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Body size evolution in Mesozoic birds: little evidence for Cope’s rule
Cope’s rule, the tendency towards evolutionary increases in body size, is a long-standing macroevolutionary generalization that has the potential to provide insights into directionality in evolution; however, both the definition and identification of Cope’s rule are controversial and problematic. A recent study [J. Evol. Biol. 21 (2008) 618] examined body size evolution in Mesozoic birds, and claimed to have identified evidence of Cope’s rule occurring as a result of among-lineage species sorting. We here reassess the results of this study, and additionally carry out novel analyses testing for within-lineage patterns in body size evolution in Mesozoic birds. We demonstrate that the nonphylogenetic methods used by this previous study cannot distinguish between among- and within-lineage processes, and that statistical support for their results and conclusions is extremely weak. Our ancestor–descendant within-lineage analyses explicitly incorporate recent phylogenetic hypotheses and find little compelling evidence for Cope’s rule. Cope’s rule is not supported in Mesozoic birds by the available data, and body size evolution currently provides no insights into avian survivorship through the Cretaceous–Paleogene mass extinction.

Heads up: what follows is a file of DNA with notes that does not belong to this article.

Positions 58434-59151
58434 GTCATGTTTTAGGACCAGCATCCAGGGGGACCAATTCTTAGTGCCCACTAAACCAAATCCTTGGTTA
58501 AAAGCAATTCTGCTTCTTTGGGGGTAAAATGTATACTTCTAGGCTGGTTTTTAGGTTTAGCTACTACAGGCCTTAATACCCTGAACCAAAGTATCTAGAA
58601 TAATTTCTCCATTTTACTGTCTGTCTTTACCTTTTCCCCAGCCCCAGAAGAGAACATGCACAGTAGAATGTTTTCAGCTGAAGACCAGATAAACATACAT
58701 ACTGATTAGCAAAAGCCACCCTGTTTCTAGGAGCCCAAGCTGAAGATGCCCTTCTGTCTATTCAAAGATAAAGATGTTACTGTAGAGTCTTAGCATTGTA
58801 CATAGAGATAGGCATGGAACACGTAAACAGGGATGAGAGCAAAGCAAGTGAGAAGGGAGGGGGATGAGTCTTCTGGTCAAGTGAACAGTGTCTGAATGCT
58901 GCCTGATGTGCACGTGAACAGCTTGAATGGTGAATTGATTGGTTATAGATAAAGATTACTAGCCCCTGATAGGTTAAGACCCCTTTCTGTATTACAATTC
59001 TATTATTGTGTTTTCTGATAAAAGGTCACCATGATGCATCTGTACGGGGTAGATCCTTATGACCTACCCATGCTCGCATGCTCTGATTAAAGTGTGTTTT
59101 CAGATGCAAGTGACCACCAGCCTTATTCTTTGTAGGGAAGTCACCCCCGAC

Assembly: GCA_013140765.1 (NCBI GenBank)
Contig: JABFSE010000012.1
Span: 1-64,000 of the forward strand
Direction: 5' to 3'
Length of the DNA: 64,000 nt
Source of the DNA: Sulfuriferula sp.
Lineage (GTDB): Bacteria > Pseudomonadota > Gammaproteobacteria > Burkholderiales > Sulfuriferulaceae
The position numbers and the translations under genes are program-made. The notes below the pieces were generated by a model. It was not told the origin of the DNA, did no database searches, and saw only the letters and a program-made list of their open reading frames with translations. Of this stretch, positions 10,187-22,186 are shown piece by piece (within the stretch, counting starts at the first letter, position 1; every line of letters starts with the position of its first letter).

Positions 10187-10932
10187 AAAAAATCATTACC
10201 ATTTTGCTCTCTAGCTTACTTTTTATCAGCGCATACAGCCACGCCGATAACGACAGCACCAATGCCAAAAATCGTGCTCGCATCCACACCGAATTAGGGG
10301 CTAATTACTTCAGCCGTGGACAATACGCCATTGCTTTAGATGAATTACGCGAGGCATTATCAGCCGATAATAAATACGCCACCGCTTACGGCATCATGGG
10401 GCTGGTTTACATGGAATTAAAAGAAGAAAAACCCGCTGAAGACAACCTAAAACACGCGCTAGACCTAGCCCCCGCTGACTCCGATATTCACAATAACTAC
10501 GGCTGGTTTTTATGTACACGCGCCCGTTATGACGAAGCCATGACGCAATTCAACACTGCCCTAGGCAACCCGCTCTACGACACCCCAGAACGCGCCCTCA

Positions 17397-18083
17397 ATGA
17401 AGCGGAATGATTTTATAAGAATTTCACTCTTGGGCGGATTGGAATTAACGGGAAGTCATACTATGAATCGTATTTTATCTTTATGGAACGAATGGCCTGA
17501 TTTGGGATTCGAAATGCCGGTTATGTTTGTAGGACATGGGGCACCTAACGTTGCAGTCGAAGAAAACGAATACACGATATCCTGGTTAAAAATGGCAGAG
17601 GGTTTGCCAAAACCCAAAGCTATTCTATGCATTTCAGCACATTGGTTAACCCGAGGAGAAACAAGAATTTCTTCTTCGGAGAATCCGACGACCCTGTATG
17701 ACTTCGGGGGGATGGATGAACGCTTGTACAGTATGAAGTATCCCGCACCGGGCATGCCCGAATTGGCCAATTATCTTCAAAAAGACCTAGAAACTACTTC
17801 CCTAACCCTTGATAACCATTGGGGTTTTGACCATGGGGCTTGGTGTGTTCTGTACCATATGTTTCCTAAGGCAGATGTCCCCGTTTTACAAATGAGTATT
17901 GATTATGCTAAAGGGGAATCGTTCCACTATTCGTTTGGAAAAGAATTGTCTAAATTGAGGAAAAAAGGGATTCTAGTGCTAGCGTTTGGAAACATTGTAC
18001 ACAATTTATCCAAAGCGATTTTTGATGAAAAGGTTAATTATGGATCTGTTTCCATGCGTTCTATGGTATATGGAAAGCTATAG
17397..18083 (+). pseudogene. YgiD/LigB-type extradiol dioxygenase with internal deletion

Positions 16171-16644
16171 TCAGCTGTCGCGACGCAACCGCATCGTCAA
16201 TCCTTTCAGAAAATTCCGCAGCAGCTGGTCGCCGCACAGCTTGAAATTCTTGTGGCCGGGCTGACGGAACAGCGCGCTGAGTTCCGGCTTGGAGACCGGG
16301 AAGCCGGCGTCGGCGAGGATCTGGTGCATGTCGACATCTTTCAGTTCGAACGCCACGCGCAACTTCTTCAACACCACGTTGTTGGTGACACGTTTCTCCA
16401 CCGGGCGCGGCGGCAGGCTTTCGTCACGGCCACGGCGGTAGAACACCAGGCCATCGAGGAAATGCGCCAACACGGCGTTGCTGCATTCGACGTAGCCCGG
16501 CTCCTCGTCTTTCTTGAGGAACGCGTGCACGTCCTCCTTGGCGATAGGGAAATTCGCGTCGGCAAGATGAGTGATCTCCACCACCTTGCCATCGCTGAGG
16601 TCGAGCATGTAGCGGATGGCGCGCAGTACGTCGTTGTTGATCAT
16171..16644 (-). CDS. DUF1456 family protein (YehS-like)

‘Supertree B’ of Mesozoic birds demonstrating inter-relationships, the five major clades (Aves, Pygostylia, Ornithothoraces, Enantiornithes, and Ornithuromorpha) used in the analyses, and inferred branch lengths. Note that the majority (60%) of taxa included in the supertree are from just two formations: the Yixian Formation (late Barremian–early Aptian) and the Jiufotang Formation (Aptian) of China. The same bias is present in the nonphylogenetic data set of Hone et al. (2008), see Fig. 2. ‘Supertree A’ (19 taxa) differs in that there is no resolution of relationships within the clade labelled ‘X’ (which also includes the taxon Eoalulavis from the Yixian Format